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’Tis always the season to mind your wellness

By Dan Digmann

The day after Thanksgiving in 2020 upended everything I thought was certain about the holidays. It also shifted my approach to how I will manage my multiple sclerosis from this day forward. 


For years I had professed “Oh Holy Night” ¬was my hands-down favorite Christmas song. But as my wife, Jennifer, and I popped open boxes of decorations to deck our house with lots of holiday cheer, I realized that a song about St. Nick also is at the top of what sparks my spirit for the season.

“Santa Claus is Coming to Town” – specifically performed by Bruce Springsteen – is the quintessential Christmas tune that has to kick off my tree-trimming playlist. Yes, I’m a Springsteen fanatic (we have a room in our house dedicated to The Boss), but this song’s place in my holiday heart goes beyond my fandom and back to my childhood.

For as often as my mom, Nancy, read “’Twas the Night Before Christmas” to my brother, Mark, sister, Dawn, and me when we were growing up, she effortlessly invoked the lyrics of “Santa Claus is Coming to Town” at least twice as much in the weeks leading up to Christmas Eve.

“He knows if you’ve been bad or good, so you better be good for goodness sake,” she’d say in a matter-of-fact tone every time my siblings and I were misbehaving. An effective enforcement tool that deflected a child’s anger from the disciplinarian. 

Well played, Mom. Well played.

Fast forward to 2020 and my first time listening to Springsteen and the E Street Band officially launch the holiday season for Jennifer and me. I paused as Bruce and ‘The Big Man’ Clarence Clemmons did a call-and-response to, “He knows if you’ve been bad or good, you better be good for goodness sake.”

What amazing words of warning for parents to have in their pockets at Christmas time, I thought to myself. I started rationalizing that children really should be good the entire year because Santa doesn’t wait until Christmastime to make a list and check it twice to find out who’s naughty or nice. He always knows.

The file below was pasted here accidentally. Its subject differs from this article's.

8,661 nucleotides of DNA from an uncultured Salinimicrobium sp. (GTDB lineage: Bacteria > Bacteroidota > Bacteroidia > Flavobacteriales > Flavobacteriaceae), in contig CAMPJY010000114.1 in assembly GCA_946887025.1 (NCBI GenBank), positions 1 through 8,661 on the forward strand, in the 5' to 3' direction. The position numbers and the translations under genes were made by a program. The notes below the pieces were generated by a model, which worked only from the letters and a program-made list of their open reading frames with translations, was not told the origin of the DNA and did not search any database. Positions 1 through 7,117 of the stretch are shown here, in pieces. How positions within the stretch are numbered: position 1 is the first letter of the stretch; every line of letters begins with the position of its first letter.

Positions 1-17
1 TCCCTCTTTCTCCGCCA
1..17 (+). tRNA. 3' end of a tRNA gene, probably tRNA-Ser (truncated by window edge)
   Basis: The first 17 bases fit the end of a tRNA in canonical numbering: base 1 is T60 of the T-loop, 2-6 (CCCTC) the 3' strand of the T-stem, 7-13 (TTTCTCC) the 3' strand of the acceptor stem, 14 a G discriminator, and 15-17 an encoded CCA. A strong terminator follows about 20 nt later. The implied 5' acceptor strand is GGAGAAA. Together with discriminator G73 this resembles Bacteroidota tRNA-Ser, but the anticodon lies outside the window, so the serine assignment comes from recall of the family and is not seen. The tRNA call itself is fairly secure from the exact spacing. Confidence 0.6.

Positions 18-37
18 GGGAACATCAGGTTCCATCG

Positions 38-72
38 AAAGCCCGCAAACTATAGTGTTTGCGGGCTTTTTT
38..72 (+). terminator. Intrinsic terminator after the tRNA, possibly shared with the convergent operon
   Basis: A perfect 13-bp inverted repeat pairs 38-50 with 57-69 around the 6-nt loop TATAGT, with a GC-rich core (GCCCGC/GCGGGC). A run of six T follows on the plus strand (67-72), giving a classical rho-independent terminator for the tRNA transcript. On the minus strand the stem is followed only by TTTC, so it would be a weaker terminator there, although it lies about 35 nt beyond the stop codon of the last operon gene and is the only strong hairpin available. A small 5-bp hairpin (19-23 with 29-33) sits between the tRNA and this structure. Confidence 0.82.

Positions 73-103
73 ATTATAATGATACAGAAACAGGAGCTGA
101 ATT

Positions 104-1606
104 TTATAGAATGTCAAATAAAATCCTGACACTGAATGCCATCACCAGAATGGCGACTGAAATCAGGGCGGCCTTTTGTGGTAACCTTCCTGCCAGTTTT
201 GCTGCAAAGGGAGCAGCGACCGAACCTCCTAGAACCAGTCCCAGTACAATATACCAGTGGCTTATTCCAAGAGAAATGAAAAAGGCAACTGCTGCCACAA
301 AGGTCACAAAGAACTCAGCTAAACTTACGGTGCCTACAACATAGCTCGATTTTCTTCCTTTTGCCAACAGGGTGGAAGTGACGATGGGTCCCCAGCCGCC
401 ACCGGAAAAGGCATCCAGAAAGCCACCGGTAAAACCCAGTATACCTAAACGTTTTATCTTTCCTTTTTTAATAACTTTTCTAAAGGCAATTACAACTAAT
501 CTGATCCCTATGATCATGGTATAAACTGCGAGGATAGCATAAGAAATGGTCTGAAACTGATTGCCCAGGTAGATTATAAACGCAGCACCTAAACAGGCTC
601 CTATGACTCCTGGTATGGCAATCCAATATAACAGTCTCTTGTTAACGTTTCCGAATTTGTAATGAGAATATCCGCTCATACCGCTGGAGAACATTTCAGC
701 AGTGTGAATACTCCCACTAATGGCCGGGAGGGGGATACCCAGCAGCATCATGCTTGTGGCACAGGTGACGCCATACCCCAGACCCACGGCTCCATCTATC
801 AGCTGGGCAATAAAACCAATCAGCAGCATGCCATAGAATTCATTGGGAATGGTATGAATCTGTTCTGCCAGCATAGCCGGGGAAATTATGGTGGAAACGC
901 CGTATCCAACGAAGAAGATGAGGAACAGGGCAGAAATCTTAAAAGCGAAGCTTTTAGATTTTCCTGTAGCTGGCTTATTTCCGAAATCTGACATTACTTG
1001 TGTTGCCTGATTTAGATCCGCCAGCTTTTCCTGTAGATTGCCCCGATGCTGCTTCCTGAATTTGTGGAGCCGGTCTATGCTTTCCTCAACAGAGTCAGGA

And then, as it often does, MS muscled its way to the forefront of my mind. I instantly had an epiphany about my disease, self-care, and overall health as Jennifer and I lined our fireplace mantle with evergreen garland.

“Why does it seem we don’t make it a priority to manage things about our health until either something is going wrong or we’re within weeks of our regular check-ups?” I rhetorically asked out loud.

For example: even if you brush and floss regularly, are you sure to do an extra-good job of it each day in the week before your dentist appointment? Yeah, me too.

OK, so I am diligent about taking my disease-modifying therapy as prescribed to help slow the progression of my MS. But what about everything else I could and should be doing to better keep this chronic illness under control? An impromptu inventory of the basic essentials, and I quickly realized I have a lot of work to do.

It’s not that I don’t do things like watch my diet, drink lots of water, get enough sleep, stretch my muscles, maintain physical movement, and control my stress levels. But as far as incorporating each of these as a part of my regular routine, an honest self-evaluation would read more like my teachers’ comments on my junior high report card: “Danny shows inconsistent effort.”

MS is the antithesis of Santa Claus, but it is always with me, and in many ways always knows if I’ve been bad or good with the aforementioned practices of my wellbeing. So why wait for things to go wrong with my MS or for my next neurologist appointment to really focus on taking the best care of myself? 

My wellness, especially when living with MS, knows no season. It’s something that deserves my primary focus the entire year and is why Santa Claus is forever coming to my town.